At Great Lengths: A-1 Roof Truss Designs 90-Foot Trusses for Riding Arena


At Great Lengths: A-1 Roof Truss Designs 90-Foot Trusses for Riding Arena

To what lengths can a truss go?

Well, a truss can be designed to span as long as a project requires. Just take a look at the Four Winds Arena, a 20,000 sq. ft. practice riding arena with 90 ft. span trusses designed by A-1 Roof Trusses of Fort Pierce, FL.

While the sheer size of a 20,000 sq. ft. agricultural facility may conjure images of a large box, don’t be fooled. The plans incorporated a number of design elements to give the arena a distinctive look. The structure included hand-framed exterior bearing timber beams, box beam trusses with a full bottom chord to give the appearance of timber, and a second tier of the roof designed with fixed glass windows.

“It’s a design comparable to an old train depot, except this is 40 times the size,” explained Tony Conant, Sales Representative at A-1 Roof Trusses.

Not Their First Dog & Pony Show

The Four Winds Arena is located in the Wellington Equestrian Center in Wellington, FL, an area A-1 is well acquainted with from previous jobs. Having already worked on a number of arena projects in the Wellington Equestrian Center, A-1 was familiar with a project of this scale. “We are one of the primary barn builders, and we come highly recommended for those projects,” said Conant.

Along with being highly recommended, A-1 also had a good, established relationship with the architect, who asked if A-1 wanted to get involved during the project’s design phase. “It kind of gets you in the door in the early stage,” said Conant. That early participation in the project gave A-1 the opportunity to advocate for design options where structural building components best fit the structure’s overall design. “We let the engineer and architect know what would and wouldn’t work.”

Box Beam Trusses for Design & Rigidity

While A-1 is accustomed to projects this size, the Four Winds Arena included some design features outside of the norm. “This project has a unique span with long overhangs,” said Conant. The project also included a large fabricated tube steel gable end truss (see photo above) and hand-framed exterior bearing timber beams (see illustration at right, click to view larger image).

The architect chose to use box beam trusses (see photo below), which the team at A-1 confirmed would work for the design. “Each truss is essentially a two-ply truss with 2x6 segments nailed in between the truss,” explained Conant, noting that the bottom chord had a solid 2x6 between the full length of the truss. Once assembled as a box beam, each truss was 8.5 in. wide and spaced 48 in. o.c. The trusses were side wall piggybacked, to allow for the windows located within the lower portion of the cap truss. The base trusses were set and sheathed prior to hoisting and installing the piggyback trusses.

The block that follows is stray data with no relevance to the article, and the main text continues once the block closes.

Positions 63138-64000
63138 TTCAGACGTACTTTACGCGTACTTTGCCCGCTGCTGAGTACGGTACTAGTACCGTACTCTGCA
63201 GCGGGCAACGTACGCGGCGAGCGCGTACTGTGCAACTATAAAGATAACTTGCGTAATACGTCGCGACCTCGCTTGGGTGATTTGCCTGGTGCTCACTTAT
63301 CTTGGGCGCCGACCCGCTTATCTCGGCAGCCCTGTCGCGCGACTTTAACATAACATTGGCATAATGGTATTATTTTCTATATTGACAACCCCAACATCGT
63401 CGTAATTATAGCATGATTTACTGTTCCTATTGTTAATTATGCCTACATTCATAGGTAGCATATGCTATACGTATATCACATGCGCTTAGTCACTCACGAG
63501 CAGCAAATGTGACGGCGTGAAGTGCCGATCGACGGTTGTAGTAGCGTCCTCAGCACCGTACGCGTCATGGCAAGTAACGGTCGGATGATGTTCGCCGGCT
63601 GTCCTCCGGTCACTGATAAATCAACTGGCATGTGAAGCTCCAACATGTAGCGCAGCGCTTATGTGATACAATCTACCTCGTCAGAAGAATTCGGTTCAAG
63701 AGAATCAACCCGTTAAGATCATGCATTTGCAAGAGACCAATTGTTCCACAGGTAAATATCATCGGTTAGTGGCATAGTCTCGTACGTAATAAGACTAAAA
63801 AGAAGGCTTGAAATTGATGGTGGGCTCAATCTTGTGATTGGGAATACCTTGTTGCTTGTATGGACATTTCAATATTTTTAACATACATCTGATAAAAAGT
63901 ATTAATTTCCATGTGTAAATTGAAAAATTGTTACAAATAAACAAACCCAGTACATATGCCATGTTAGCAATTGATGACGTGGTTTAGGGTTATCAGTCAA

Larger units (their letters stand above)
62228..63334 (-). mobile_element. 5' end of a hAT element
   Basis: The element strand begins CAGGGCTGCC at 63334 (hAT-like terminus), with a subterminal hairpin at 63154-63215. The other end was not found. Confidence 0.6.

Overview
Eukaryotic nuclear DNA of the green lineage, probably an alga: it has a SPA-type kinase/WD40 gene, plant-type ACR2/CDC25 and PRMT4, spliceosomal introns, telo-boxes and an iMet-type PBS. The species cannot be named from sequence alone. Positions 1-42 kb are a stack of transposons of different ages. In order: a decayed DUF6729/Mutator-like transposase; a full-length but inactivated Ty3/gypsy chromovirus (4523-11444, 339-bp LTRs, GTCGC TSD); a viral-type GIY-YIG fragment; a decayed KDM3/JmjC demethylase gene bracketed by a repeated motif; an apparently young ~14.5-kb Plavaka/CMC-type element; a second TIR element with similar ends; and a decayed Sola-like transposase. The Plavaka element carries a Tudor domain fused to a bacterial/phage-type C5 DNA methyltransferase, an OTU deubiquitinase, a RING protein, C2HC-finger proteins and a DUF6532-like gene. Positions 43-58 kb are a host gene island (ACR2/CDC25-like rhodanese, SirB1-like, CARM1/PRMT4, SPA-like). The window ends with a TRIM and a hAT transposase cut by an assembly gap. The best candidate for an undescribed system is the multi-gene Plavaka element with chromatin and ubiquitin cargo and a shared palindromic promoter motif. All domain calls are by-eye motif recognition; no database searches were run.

The design phase ran smoothly for A-1, in large part due to the company's early involvement with the architect and engineer. “Because we were involved in the preliminary stages, the design was pretty simple,” said Conant.

All of the planning and collaboration between the trades paid off at the jobsite. “Box trusses took away a lot of the headaches,” Conant added.

John Herring, CEO at A-1, echoed that sentiment saying, “Erection is critical. Making the box beam out of them, there’s a little more labor, but it makes the trusses stronger and more professional putting them up.”

For all long span projects, A-1 provides a video entitled Handling, Installing and Bracing of Metal Plate Connected Wood Trusses and supplies the BCSI B1-B4 Summary Sheets. Before A-1 will go to production for a job, the customer and the crew flying the trusses must watch the video and sign a letter acknowledging they have reviewed the materials.

The extra rigidity offered by the box beams aided the crane installation on the jobsite. “Flying the box beams, they didn’t need to use as large of a spreader beam, compared to lifting single-ply trusses,” said Conant.

During the installation process, Herring literally had a bird’s eye view of the project’s progress because he could spot the jobsite during his daily commute by helicopter to A-1’s offices. “It [was] really neat the way [they were] putting them up,” said Herring. “I wanted to keep going by.”

Special Delivery

For all of the project’s unique requirements, shipping proved to be the most formidable challenge. “The biggest thing we learned was shipping,” said Conant. While A-1 had some of the longest trailers used in the structural building components industry, transporting the trusses for this job was still a feat. At the plant, A-1 stacked 2x10s underneath the trusses in two locations. Along with the proper escort vehicles, A-1 made its way, slowly but surely, to the jobsite. “We didn’t have issues going down the road or making corners,” said Conant. 

At the site, A-1 exercised extreme caution delivering the trusses because the owner didn’t want to tear out any of the perimeter of the property. While this mode of transport worked, Conant said they learned some lessons on how to simplify the process. “In the future, we would buy a steel I-beam and chain it to the stack,” he said.

Another Project for the Record Books

For Herring, the success of the Four Winds Arena just goes to show A-1’s specialty in this market. “I think because we’re one of the bigger fabricators in the area, when people want the big trusses, they come to us because we have all the trucks, and we can handle them. It’s not a big deal for us,” he said.